Toolkits that come to mind and have some userbase are Django, Turbogears and Pylons. All of them provide access to the PostgreSQL database and make use of python. However all of them are designed to talk to the database bypassing our middleware. Replicating the middleware makes no sense.

It is possible to reuse the midlleware we have. It can be done through XML-RPC. Mere chance has it I came across TinyERP Web on freshmeat. Digging a little deeper it looks like the solved the same problem. They have a default GTK-Client and now came up with a web-client based on Turbogears. They use XML-RPC. I am not sure if they use it to access what I would call the middleware. However if anyone wants to have a go at this here is their code to look at http://www.openerp.com/download/old/eTiny-1.0.1.1.tar.gz If you are going to attempt that I recommend to:

- create a webbased log-in dialog which resembles the fat client dialog.
- reuse GNUmed's python middleware for the connection
- glue it together by using XML-RPC to talk to the middleware
- implement a page that shows that you are actually connected to the GNUmed database

There is a project called 'medical'. It tries to implement an EMR on top of OpenERP which is the current version of TinyERP - the software the above webinterface is for.

http://medical.sourceforge.net/

Have fun,
Sebastian

Thursday, March 04, 2010

Voltcraft DL-140TH - data download fails

When building a house you sometimes want to continously monitor temperature and humidity. There are a few devices that can do that. Many of them can be programed via USB. The cheaper ones rely on the host PCs clock to make sense of the recordings while the more expensive ones carry an internal clock.

I got a Voltcraft DL-140TH. I can collect data for about 11 days if you program it to measure temp and humidity every two minutes. Unfortunately there is not software to read the data from GNU/Linux. A basic Windows software is available.

The other day I programed it and let it sit for 11 days. When I tried to get the data off the device it would download but not display it. It took two days and a bit of luck to find out that you cannot get a useful data transfer on USB 2.0 ports. When I plugged it into a USB 1.1 port it would work without a hitch.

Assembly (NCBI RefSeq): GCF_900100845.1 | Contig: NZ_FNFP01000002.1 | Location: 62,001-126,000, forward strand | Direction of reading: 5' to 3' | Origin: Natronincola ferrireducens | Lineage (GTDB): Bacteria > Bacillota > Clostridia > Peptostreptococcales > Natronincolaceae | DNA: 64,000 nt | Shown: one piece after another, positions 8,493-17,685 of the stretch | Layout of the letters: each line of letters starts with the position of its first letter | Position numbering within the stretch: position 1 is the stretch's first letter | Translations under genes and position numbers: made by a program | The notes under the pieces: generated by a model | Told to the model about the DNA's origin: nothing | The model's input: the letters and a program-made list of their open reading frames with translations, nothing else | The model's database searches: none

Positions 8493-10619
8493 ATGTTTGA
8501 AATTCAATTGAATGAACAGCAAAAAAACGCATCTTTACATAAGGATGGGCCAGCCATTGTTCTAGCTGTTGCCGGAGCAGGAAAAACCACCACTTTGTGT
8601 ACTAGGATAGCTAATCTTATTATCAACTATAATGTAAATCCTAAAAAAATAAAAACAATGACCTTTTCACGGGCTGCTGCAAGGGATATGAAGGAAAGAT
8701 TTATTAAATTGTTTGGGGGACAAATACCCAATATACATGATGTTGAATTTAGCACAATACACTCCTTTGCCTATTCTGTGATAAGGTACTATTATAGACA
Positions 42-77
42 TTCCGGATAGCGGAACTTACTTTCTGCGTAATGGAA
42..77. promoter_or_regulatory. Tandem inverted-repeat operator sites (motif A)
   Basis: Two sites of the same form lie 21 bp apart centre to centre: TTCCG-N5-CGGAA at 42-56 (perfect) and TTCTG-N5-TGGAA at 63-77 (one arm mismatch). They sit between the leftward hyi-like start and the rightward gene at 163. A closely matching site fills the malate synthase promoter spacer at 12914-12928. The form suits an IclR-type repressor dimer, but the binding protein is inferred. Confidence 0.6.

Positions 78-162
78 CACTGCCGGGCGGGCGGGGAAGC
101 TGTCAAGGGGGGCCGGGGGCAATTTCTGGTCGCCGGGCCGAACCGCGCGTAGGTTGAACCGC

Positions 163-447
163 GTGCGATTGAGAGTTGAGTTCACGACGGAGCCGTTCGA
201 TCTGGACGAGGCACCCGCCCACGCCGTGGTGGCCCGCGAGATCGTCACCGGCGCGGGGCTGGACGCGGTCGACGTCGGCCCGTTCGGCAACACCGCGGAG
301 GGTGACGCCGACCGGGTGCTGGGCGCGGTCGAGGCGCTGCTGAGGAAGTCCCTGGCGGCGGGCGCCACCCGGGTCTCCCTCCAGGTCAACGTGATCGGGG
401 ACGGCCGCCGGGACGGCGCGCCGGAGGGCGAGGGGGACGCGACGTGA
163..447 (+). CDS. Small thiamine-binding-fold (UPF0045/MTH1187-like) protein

So remember to plug it into an USB 1.1 port if you have trouble reading the data. If anyone has information on how to read that data on GNU/Linux I would like to hear about it.

Saturday, January 02, 2010

How to fight TWiki / FOSSWiki spam

I operate a TWiki instance. It is a great tools and eases collaboration. However the more popular it gets the more attractive is it for spammers. There is little one can do about this. Even Google's captcha has been broken recently.

There seems to be little one can do to automatically prevent spam. There are however a few things a sysadmin can do manually to keep a Wiki clear or better yet to clean it up.

At first it seemed random how spammers show up. However there are a few tricks to identify them.

1.) First thing to do is to configure TWiki in a way it will email the sysadmin whenever someone registers. That way you get informed when someone , spammer or not, shows up.
2.) When someone registers take a look at the E-Mail address and potential links that are placed in their profile. Most spammers register for placing links in their profile.

If you identify a spammer do not just delete their profile. Instead go tho the .htaccess file and delete a character or two from their password. That way the account still exists but the spammer cannot log in anymore. If you do not delete the profile the spammer cannot register the same name again.

Next step is to log into TWiki and delete the offending links in the corresponding profile. The sooner you do this the fewer the chances a spammer will put content into the Wiki. If they have done so delete the topic and the corresponding rcs file.